Basking in the morning sunshine and a week filled with great music and exceptional people. The 40th annual Walnut Valley Festival was a memorable reunion for musicians and fans.
Since my husband has spent decades at this Winfield event he and his mates have entrenched traditions and established camp spots. The Fugarwes and the Bucket Camp set up side-by-side each year with folks from different parts of Kansas and Nebraska. Since we were only there for three nights and Gary is just not able to set up that elaborate tent complex he used to do, we were guests of Jim Musick and Preston and Brenda Miller. I can't tell you how grateful I was to wake up to the sounds of driving rain and thunder Saturday morning and revel in the comfort of a dry, warm bed.
The Walnut Valley Festival, like all successful events, occurs in many places, on many levels, in many ways. The good folks from Nebraska treat the Bucket Camp to Cafe Luigi (right) each year and prepares a meal of spaghetti and wine, serving fellow campers and treating them like honored guests. The tables and campsite are decorated like a quaint bistro, the food is wonderful, and, of course, music. In this case, the High Falutin' String Band. Afterward, all gathered round the fire (above) and joined together in singing, "Will the Circle Be Unbroken." Those friends since gone were remembered; those friends still here were cherished. There was much laughter and a few tears.
Stepping backstage at Winfield reminded me of why I wanted to be a reporter. You just get to meet the most interesting and incredible people. Because of my buds Kenneth Berrier and Linda Wright and their Local Grass Radio Show, I visited with some bluegrass superstars and did some great interviews. You'll hear more of them later. Here's a preview.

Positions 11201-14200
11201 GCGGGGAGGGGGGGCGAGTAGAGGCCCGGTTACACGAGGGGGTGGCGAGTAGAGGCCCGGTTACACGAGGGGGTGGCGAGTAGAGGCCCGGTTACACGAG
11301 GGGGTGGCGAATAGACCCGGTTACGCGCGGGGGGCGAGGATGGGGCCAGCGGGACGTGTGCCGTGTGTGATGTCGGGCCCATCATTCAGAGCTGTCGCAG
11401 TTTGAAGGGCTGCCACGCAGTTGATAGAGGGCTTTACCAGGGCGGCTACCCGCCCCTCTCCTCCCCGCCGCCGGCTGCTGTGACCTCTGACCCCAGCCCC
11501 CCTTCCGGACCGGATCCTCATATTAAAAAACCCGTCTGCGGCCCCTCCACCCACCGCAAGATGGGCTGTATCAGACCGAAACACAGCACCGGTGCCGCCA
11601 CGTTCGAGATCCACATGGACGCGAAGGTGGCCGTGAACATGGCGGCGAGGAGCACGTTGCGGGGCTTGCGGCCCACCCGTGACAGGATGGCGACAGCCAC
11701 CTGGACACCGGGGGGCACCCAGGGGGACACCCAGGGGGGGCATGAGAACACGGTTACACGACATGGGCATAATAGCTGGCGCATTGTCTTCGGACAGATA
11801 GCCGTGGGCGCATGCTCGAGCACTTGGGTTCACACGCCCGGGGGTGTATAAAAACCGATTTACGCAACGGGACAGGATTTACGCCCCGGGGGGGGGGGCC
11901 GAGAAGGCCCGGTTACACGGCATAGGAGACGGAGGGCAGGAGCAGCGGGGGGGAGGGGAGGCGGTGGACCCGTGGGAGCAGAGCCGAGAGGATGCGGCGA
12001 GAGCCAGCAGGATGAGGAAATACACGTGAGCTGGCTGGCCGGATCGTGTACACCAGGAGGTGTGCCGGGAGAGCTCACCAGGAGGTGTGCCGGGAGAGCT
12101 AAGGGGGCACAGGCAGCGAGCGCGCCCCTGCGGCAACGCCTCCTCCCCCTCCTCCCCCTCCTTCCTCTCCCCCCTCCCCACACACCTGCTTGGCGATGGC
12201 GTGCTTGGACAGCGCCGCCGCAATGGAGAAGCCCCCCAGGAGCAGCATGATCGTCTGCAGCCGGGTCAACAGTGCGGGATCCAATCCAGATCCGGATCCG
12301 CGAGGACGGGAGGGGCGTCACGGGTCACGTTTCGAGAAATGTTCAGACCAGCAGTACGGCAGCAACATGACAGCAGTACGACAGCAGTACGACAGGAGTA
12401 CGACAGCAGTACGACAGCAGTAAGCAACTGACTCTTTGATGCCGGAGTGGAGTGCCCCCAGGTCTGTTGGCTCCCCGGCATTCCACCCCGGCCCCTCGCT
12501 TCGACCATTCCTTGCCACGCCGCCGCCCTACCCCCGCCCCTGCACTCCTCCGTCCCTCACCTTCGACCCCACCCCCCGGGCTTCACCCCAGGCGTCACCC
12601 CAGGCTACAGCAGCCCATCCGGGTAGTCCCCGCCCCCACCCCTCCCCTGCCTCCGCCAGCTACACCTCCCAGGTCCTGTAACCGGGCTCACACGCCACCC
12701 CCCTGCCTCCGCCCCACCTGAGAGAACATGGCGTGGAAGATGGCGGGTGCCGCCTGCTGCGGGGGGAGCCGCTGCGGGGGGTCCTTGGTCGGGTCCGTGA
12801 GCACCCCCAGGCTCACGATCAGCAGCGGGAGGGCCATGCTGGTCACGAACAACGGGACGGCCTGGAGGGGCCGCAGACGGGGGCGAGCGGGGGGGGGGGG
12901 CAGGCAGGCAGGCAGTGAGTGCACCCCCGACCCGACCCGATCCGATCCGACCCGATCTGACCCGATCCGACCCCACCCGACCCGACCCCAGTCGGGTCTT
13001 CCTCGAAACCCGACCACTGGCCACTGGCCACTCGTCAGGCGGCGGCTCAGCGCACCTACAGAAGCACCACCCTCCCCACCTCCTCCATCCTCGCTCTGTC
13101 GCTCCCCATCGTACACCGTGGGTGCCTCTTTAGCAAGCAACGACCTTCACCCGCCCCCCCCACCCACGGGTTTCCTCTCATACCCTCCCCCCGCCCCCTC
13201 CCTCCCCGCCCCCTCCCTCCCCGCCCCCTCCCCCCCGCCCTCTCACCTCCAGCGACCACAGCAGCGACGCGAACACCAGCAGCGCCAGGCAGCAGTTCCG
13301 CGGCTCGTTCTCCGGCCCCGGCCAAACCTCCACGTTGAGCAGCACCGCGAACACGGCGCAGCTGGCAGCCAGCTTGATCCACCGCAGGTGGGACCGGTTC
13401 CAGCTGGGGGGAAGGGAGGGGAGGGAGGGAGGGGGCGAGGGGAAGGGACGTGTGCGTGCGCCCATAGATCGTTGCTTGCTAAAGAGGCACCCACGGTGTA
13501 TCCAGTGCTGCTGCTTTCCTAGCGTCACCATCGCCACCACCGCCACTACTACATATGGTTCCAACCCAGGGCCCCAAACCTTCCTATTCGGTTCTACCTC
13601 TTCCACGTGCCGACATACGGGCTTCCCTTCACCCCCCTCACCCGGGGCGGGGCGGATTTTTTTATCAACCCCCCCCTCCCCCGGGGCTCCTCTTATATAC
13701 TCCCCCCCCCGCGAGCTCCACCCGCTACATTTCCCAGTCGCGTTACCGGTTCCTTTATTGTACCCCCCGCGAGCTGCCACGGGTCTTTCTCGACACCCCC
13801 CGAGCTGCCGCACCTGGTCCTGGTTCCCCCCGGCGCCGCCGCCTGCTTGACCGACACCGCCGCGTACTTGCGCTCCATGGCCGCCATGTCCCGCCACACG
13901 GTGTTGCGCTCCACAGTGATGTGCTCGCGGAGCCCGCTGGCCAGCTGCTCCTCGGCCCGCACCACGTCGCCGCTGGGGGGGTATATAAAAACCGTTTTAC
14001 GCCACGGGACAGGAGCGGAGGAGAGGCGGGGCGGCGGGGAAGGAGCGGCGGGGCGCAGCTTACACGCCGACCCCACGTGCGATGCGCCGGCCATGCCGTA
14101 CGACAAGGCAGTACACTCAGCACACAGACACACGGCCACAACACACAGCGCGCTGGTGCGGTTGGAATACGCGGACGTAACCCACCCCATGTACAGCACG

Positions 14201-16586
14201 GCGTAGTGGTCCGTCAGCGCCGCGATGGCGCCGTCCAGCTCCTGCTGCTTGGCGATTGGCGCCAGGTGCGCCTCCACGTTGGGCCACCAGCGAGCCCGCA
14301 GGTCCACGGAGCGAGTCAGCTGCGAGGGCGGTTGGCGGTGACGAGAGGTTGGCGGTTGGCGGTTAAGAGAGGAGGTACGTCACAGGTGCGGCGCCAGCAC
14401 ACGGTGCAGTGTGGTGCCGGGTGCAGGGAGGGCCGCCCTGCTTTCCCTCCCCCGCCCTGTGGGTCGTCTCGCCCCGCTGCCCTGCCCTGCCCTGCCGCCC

Pat Flynn (left, sharing his oatmeal cookies), bluegrass rock star, was such a gentleman and so generous with his insights. I think his picking is better than ever, and along with Kenny Smith and the legendary Dan Crary (above), Pat was outstanding during the guitar workshop as well as his appearances with Michael Martin Murphy.
Okay, I have to admit that Bryan Bowers (below) is someone I had always taken for granted. He was there, an ordinary, wonderful fixture in your life. To have the chance to sit with him and understand the man, and to listen to his music anew, was a very special gift. When I got home, I soaked in the tub and played Bryan's new CD, Crabby Old Man. As Gary said, the autoharp is a soothing instrument. It's good for the weary soul.
Like countless thousands, I've been a fan of Dan Crary's for years. This was the first chance I had had to visit with him. He's not only an impressive musician; he's an impressive man. You are going to LOVE listening to this interview!
When I was a young dj at WSYD Radio, I kept "The Bountyhunter" near the top of the record stack. (Remember records?) I played that song nearly every day and the listeners loved it! Mike Cross has been a hero of mine for a long time, and I have met him before, but the sit-down visit we had was a real treat. It's going to be a treat for you, too, when I get the chance to share the interview on LGR.
On the way to Winfield, my ailing husband napped and I played Michael Martin Murphy (below) on the MP3. I kept waking Gary with shouts and he had to tell me to stop keeping time on the gas pedal. This new CD, Tallgrass and Cool Water, is going to be your favorite. The outlaw trilogy -- songs about the James Boys and Cole Younger -- will be new standards among my many buds! The best pickers in the business perform here (including Pat Flynn) and the results are just incredible. Michael's son, Ryan, plays a mean mandolin and the Winfield audience response demonstrates how beloved Murhpy is!
Stay tuned to this blog and to Localgrass.com for more on these very talented and generous performers. (All photos by Gary Bisel)